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Born free in the era of slavery, Lucy Craft Laney learned to read and established her own school The museum preserves the history of her life and her efforts to improve the lives of African Americans through education.


  • A portrait of Lucy Craft Laney
  • The Lucy Craft Laney Museum

Lucy Craft Laney was born in Macon, Georgia on April 13, 1854. Her father had been able to purchase his own freedom and that of his family, so Laney was born free but still faced all of the dangers and discrimination that black women experiences throughout the 19th century. Even though law forbid African Americans from learning to read, Laney learned to read at a young age. At the age of 15, Laney attended Atlanta University--one of the first 16 students to attend the institution. After graduating in 1885 with a special emphasis in teaching, Lacey taught in the local schools before she decided to open a school of her own with the support of the Christ Presbyterian Church.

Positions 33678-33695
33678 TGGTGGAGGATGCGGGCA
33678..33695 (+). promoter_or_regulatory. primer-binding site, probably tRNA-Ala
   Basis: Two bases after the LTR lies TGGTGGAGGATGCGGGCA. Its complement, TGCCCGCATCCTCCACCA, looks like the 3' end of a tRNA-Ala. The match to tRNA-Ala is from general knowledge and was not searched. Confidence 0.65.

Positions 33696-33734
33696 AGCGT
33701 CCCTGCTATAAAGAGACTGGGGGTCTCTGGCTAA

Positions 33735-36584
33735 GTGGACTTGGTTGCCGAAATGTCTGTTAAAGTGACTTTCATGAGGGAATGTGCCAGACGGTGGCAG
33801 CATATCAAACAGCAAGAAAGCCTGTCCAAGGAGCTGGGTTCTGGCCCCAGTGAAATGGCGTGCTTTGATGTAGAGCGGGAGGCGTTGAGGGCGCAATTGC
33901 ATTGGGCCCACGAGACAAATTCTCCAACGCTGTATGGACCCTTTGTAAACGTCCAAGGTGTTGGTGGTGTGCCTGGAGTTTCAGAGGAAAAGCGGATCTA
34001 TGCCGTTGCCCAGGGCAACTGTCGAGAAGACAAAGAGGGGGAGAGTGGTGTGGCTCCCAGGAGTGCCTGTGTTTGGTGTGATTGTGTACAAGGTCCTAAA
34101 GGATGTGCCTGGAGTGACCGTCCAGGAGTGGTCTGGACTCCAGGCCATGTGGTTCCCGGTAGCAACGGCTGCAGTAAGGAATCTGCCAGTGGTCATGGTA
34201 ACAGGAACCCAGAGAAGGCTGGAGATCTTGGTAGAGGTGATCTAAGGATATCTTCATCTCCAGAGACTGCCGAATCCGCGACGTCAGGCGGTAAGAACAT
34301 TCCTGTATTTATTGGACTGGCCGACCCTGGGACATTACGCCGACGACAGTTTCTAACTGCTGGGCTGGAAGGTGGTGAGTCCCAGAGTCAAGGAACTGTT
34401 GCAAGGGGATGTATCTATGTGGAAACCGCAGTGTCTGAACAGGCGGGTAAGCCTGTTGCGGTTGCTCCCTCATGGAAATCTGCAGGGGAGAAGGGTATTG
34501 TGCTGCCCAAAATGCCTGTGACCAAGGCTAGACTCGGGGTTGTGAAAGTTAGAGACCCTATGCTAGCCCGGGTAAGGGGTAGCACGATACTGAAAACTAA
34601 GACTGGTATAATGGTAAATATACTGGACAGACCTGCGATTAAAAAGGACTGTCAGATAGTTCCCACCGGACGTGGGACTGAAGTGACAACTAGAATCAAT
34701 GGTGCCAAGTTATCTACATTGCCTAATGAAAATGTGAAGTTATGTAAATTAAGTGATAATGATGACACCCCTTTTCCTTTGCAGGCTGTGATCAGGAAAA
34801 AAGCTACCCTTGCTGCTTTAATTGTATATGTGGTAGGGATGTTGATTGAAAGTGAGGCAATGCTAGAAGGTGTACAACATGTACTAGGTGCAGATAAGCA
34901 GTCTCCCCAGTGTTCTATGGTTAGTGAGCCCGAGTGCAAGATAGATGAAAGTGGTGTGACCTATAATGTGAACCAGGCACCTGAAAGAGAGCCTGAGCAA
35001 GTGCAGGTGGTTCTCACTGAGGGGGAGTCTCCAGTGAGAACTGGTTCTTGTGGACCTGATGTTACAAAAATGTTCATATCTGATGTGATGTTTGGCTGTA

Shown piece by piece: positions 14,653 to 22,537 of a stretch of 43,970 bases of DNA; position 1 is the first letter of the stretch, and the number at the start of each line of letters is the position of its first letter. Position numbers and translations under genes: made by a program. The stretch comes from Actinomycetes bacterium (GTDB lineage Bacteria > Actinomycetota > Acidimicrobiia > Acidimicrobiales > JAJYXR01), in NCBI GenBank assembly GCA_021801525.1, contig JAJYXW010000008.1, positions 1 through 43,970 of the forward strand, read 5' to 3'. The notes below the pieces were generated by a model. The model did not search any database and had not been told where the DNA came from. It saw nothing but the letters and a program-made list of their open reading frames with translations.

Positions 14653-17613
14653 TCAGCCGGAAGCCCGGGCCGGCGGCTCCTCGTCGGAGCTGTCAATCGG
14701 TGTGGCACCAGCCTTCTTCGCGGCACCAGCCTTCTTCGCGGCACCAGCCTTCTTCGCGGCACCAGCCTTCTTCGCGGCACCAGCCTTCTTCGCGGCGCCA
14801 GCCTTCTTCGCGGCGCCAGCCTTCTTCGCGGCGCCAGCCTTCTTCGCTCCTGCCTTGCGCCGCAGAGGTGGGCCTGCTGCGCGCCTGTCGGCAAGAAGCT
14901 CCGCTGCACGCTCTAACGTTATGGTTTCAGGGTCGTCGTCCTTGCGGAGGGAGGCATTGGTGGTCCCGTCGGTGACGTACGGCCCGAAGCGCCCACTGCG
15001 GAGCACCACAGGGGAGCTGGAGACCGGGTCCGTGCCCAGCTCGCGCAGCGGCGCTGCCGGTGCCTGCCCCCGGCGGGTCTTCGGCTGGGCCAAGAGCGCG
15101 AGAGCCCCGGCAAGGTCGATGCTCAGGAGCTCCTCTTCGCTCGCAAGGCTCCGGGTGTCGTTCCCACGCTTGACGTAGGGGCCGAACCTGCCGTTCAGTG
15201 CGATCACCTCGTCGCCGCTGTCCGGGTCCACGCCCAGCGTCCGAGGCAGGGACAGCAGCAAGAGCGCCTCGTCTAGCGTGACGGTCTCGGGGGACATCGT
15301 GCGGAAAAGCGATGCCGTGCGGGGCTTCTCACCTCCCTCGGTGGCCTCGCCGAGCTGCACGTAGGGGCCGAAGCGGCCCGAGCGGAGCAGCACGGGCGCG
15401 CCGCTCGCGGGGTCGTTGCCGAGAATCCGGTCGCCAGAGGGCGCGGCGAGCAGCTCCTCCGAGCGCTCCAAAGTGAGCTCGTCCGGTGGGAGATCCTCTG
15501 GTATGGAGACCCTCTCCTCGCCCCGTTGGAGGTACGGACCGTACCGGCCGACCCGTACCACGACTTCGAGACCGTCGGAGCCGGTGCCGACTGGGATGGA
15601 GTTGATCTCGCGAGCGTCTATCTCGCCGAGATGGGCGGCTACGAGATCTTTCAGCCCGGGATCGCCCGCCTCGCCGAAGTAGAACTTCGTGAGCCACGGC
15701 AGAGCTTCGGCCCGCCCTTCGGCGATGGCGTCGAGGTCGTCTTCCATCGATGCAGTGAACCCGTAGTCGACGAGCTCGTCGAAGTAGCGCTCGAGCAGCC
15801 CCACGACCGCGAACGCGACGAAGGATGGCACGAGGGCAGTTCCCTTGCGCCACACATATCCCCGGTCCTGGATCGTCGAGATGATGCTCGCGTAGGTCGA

Laney used the the basement of the church to teach her students. The school began with six young women before expanding to include young men as well. With the school growing to a population of about two hundred students, Laney sought funds to expand the school and create a proper home for the institution. She purchased a one-way ticket to speak at a Presbyterian assembly in Minnesota. Although the members supported her cause, they lacked the funds to support her vision. Later, a woman that was at the assembly (Mrs. F.B.H. Haines) raised $10,000 to support Laney's cause.

Laney's school opened as the Haines Normal and Industrial School because of her patron's generosity. Those who attended her school include Mary Mcleod Bethune--one of the most important black leaders of the 20th century who also started a school of her own. Laney's school opened as the Haines Normal and Industrial School because of her patron's generosity. Those who attended her school include Mary Mcleod Bethune--one of the most important black leaders of the 20th century who also started a school of her own. 

Lucy Craft Laney died in 1933. After her death, her school was renamed the Lucy Craft Laney School. Her home was damaged in a fire in the 1980s, but was soon restored and used as a local history museum. Visitors to the museum can visit Laney's grave after touring the exhibits and reflecting upon the history her her life.